Your Content Has Been Plagiarized! What Can You Do?

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Today We’ll Look At If Your Content Has Been Plagiarized And How To Deal With It?

Plagiarism is actually copying parts or whole work of somebody else and presenting it as your sole effort. From an ethical point of view, plagiarism is as bad as it can be, particularly for academics and others in the education sector where it is often considered as anathema.

However, since virtually almost everything that today exists has been invented and re-invented again in the past, can we really speak about plagiarism as it is always stealing, or can we maybe choose to look at some of it as borrowing which is done for good reasons?

For example, don’t you think the good works of others can inspire us to create even better works? To improve something you must first borrow from the original or imitate a few of its aspects and then develop on that basis.

The new creators feel their product is original since they only took the previous creators’ initial ideas as a source of inspiration to build something better.

Even when writing a school paper or essay, if you just get the information and acknowledge the original authors you are only doing a good research, and not contributing with your creativity and new ideas. Borrowing from others should be encouraged in the academic sphere also since it helps promote intellectualism.

You would expect the Internet is developed enough that it is now impossible for someone to steal others content and not get caught, but the truth is that despite technology the online plagiarism still thrives and even the search engine giant Google is struggling with it, constantly developing new ways to combat the problem.

We must all guard ourselves against this “bug” that won’t go away, and especially the freelance writers who earn their living writing articles online.

How can you find out if your work has been plagiarized?

How can you find out if your work has been plagiarized?

Google Alerts

Google will tell you if there are duplicates on the Internet of the content that you’ve published. You can either check for them manually, by copying certain unique sentences in the search box using quotation marks to ensure the results you’ll get are most accurate for the exact word structure you’ve used, or you can cut down the needed time for this activity and set up Google Alerts so Google will regularly inform you on your email when new work gets published online that matches the entered search queries.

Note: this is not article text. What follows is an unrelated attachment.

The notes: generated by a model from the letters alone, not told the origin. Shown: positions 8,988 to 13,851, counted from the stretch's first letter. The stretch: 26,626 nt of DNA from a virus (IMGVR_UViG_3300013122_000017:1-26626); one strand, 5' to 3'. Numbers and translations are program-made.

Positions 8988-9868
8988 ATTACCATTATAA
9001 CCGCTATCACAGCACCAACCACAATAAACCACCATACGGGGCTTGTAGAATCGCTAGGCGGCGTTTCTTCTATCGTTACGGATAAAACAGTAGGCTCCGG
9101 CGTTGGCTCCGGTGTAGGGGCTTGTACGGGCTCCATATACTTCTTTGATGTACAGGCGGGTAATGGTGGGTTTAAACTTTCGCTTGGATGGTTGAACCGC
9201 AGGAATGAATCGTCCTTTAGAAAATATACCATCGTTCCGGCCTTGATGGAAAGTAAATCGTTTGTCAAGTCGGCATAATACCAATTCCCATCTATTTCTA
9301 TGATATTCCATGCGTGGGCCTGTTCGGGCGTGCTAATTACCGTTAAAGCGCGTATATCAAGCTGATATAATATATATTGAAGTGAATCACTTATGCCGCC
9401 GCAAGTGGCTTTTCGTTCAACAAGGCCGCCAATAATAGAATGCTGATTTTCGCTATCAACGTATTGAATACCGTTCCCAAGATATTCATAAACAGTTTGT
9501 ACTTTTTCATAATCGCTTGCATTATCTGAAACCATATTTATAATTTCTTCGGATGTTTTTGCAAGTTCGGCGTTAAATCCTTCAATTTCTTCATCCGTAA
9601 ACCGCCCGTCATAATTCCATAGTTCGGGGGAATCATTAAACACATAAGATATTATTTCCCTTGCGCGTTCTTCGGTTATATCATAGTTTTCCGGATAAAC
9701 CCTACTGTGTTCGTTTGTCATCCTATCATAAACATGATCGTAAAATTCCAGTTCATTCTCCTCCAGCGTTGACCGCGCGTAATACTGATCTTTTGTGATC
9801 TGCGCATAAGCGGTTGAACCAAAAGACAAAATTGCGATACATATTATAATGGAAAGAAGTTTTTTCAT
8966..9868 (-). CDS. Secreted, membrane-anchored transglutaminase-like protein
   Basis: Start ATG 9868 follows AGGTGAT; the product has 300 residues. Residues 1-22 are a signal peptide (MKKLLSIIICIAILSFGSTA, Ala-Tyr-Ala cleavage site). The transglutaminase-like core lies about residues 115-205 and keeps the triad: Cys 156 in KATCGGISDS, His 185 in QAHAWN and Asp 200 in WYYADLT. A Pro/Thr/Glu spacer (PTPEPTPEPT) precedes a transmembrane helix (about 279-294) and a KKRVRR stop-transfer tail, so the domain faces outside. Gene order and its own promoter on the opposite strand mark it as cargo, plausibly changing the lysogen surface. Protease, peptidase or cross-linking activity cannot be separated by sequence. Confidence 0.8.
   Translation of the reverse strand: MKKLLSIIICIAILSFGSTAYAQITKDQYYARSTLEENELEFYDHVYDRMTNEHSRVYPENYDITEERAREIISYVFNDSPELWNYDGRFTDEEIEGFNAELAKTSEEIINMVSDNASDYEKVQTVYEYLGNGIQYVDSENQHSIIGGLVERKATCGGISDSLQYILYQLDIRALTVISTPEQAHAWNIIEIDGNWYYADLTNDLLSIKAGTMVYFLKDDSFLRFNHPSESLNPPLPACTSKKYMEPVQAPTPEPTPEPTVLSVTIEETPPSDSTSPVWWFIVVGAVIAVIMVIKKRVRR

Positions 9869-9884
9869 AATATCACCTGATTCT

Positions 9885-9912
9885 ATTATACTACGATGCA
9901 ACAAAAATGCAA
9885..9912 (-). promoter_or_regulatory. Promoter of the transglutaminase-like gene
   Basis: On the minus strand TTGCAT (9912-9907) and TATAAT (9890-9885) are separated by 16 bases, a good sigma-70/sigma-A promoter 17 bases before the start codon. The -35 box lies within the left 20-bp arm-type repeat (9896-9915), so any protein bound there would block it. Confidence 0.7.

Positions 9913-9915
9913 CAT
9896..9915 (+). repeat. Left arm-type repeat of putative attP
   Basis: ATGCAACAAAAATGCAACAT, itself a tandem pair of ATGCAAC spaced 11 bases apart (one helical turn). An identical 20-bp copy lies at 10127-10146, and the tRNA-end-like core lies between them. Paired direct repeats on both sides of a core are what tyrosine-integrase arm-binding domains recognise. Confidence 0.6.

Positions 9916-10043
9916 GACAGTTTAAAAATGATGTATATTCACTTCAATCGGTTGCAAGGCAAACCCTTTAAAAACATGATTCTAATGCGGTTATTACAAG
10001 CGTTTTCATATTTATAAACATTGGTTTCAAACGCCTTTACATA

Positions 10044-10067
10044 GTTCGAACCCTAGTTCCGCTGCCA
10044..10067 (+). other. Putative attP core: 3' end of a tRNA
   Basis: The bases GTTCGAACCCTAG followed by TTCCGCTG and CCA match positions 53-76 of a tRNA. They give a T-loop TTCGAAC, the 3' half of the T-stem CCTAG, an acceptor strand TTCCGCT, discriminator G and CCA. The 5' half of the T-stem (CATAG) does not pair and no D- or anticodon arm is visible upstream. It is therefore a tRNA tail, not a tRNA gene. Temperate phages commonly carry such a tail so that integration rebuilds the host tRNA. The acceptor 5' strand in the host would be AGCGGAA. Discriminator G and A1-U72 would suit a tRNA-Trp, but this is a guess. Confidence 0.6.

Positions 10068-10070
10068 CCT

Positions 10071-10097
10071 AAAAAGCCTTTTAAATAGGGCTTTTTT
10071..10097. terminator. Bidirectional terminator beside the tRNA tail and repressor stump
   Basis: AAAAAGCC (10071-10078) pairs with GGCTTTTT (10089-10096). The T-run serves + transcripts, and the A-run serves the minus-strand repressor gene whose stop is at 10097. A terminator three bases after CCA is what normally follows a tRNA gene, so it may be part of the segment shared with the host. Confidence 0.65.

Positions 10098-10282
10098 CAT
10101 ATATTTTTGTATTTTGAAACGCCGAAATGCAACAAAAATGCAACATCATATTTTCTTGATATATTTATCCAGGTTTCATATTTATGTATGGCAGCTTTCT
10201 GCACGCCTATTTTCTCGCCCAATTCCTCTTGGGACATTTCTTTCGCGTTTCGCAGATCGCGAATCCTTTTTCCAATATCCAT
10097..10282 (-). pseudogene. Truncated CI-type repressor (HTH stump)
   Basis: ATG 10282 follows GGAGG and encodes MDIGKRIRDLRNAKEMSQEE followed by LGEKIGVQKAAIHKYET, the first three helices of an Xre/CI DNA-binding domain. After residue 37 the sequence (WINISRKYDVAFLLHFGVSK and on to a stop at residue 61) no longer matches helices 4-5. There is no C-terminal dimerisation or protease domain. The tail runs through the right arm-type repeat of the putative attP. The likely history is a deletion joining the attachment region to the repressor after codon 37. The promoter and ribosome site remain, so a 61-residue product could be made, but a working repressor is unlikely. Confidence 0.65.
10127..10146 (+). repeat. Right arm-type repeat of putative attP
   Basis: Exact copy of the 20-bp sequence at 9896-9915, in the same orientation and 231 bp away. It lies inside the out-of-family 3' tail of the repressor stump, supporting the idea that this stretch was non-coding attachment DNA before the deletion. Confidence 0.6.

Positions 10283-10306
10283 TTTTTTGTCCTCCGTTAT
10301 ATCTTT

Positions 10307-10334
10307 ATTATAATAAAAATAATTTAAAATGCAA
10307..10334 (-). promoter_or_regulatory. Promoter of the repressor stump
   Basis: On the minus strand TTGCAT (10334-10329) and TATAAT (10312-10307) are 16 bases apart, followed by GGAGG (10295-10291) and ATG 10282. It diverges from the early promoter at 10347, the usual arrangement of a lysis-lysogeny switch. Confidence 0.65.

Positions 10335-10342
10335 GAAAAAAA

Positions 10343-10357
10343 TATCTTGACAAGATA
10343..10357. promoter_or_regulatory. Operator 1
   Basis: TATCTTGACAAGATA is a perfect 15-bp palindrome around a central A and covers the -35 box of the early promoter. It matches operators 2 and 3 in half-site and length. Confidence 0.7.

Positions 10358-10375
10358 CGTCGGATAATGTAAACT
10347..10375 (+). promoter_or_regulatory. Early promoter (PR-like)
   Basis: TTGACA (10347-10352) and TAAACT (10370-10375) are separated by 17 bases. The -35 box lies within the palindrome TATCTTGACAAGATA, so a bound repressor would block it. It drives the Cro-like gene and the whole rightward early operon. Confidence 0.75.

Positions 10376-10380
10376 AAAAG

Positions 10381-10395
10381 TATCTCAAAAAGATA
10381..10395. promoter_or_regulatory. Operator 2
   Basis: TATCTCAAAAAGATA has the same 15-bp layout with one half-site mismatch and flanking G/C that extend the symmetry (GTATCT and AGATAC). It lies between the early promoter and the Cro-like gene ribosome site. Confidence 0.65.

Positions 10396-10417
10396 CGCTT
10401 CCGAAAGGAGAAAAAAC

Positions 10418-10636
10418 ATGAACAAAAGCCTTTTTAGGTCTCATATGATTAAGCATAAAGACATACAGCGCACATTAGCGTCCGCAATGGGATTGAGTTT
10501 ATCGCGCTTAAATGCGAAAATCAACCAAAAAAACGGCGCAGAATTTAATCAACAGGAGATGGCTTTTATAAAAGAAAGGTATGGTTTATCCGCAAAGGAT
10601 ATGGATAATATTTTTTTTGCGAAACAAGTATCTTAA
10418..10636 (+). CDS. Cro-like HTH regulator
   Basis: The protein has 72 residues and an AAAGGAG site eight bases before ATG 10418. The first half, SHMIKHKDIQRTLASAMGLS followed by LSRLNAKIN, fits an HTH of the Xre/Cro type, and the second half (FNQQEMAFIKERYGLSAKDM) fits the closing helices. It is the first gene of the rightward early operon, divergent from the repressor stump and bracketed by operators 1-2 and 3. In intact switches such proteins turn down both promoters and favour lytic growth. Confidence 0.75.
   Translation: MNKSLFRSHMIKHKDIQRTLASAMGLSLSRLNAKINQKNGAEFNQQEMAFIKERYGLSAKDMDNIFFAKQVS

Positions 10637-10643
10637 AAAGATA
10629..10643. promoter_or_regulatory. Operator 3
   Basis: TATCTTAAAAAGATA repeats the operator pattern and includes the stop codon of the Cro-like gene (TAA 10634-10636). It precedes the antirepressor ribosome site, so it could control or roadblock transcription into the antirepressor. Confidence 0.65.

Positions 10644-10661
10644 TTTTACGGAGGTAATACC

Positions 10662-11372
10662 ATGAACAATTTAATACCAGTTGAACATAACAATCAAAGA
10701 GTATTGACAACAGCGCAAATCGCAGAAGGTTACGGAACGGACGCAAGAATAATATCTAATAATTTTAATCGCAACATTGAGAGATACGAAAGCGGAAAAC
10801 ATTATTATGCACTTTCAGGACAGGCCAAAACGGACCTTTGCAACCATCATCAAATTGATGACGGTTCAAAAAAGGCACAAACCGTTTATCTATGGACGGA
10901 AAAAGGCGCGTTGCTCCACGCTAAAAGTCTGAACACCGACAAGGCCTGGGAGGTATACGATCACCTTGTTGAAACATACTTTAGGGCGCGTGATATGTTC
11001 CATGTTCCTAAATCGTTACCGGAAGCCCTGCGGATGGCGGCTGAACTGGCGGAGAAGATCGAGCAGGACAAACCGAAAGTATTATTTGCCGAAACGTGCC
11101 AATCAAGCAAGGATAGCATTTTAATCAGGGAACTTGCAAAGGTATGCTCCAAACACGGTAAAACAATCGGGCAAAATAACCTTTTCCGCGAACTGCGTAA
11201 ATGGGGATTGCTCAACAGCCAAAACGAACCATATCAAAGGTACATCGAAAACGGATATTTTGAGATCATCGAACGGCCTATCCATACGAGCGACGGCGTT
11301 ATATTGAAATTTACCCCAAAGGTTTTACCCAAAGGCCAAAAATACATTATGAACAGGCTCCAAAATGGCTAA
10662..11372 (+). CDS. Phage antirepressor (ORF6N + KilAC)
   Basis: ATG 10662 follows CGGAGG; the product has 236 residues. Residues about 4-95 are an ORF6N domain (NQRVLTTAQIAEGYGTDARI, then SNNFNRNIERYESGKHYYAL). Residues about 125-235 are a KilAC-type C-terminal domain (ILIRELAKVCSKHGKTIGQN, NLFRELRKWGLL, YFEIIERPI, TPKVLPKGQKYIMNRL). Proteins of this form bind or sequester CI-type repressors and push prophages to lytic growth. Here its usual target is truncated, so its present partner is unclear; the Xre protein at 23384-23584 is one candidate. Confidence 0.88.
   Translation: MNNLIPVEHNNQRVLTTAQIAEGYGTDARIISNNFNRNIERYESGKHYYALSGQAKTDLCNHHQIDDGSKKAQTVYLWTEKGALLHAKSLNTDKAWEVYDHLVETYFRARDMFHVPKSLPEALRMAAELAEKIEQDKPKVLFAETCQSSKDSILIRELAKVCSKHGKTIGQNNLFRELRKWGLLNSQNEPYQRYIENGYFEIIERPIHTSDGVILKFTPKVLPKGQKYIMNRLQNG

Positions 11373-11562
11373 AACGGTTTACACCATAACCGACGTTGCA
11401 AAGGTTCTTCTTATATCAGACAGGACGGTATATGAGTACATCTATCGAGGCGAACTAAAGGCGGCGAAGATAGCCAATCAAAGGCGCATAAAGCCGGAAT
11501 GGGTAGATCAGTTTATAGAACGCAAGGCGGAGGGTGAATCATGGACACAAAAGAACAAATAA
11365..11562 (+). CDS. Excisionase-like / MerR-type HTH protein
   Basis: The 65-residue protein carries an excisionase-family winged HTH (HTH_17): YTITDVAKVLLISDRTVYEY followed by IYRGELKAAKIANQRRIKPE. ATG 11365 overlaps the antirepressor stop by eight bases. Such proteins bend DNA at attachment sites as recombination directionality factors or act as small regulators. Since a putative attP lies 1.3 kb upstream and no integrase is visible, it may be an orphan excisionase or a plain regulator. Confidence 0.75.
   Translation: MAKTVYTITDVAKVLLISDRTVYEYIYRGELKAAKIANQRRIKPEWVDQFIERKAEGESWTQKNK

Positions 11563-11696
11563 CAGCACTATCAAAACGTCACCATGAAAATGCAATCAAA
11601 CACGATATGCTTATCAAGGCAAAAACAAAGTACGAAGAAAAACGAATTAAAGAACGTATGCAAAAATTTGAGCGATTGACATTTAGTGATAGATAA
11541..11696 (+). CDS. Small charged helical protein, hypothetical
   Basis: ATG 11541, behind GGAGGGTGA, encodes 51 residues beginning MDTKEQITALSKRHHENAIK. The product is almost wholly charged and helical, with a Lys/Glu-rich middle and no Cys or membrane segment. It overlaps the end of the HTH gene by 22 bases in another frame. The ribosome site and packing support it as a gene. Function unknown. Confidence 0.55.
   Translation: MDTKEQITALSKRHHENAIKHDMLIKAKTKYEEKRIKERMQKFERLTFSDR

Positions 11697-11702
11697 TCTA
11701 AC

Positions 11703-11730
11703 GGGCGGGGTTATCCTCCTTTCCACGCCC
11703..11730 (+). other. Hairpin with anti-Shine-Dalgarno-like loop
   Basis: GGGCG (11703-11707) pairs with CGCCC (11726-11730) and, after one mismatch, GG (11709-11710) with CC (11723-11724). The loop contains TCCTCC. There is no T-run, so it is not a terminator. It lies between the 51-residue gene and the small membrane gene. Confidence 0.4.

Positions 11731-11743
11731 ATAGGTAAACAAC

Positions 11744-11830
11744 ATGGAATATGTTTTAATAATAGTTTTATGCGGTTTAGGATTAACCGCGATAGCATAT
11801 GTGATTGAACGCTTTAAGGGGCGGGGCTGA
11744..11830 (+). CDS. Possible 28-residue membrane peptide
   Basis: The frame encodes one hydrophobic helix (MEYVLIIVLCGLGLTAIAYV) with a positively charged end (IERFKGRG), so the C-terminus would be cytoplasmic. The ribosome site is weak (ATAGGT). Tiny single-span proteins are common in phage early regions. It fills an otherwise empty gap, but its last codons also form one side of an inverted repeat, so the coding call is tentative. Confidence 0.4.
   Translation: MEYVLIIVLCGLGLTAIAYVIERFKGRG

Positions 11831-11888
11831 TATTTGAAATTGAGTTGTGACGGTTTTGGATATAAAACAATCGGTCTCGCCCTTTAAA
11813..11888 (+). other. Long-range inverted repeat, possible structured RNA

Anti-Plagiarism Tools and Software

To stay protected against plagiarism you can also use plagiarism checking tools and software. One of these unique checking algorithms is a plagiarism checker which scans your content for duplicates against all web pages and provides a report that highlights the sections and sentences that need to be cited and lists all used sources.

Your Content Has Been Plagiarized! What now?

Your Content Has Been Plagiarized

First calm down. You know the saying “Don’t make decisions when you are angry”? It’s true – you can’t expect to think rationally with all that anger inside. Here’s what you can do:

  • Investigate the case on your own before you make an action and gather as much evidence as you can to proof your original work has been stolen. Take screenshots if you can.

  • It isn’t plagiarism if the crook has used your work on his blog or website acknowledging you as the original author, just didn’t inform you about it. It can be considered as a copyright violation, but in most cases these situations are best solved by contacting the plagiarists and asking him politely to remove the unauthorized work from his website.

  • Stay professional and don’t make any public angry comments if you notice someone has plagiarized your work. Contact them on their email and ask them to remove your content from their blog or website. If nothing happens report the issue to their blog platform or hosting service.

  • If none of these actions gives results you can always retaliate by telling your honest story on your blog and embarrassing the culprit on social networks like Facebook and Twitter. The world is actually pretty small, particularly if a bad news is travelling.

  • You can also file a DMCA complaint to Google. They are very serious about these complaints and will lower the rankings of the websites with lots of valid copyright removal requests.

  • At the end, you can always sue the plagiarists but be prepared for all the stress and lawsuit expenses you’ll have to take care of.

Take these steps and you will be able to combat the person who stole your data.

Note: All Image credits to pixabay.com

Aman Jha

Aman Jha is a digital marketing author, passionate writer, and consultant. He is a sucker for fine words and blogs about digital marketing and startups at maxzob.com. You can reach out to him at: [email protected]

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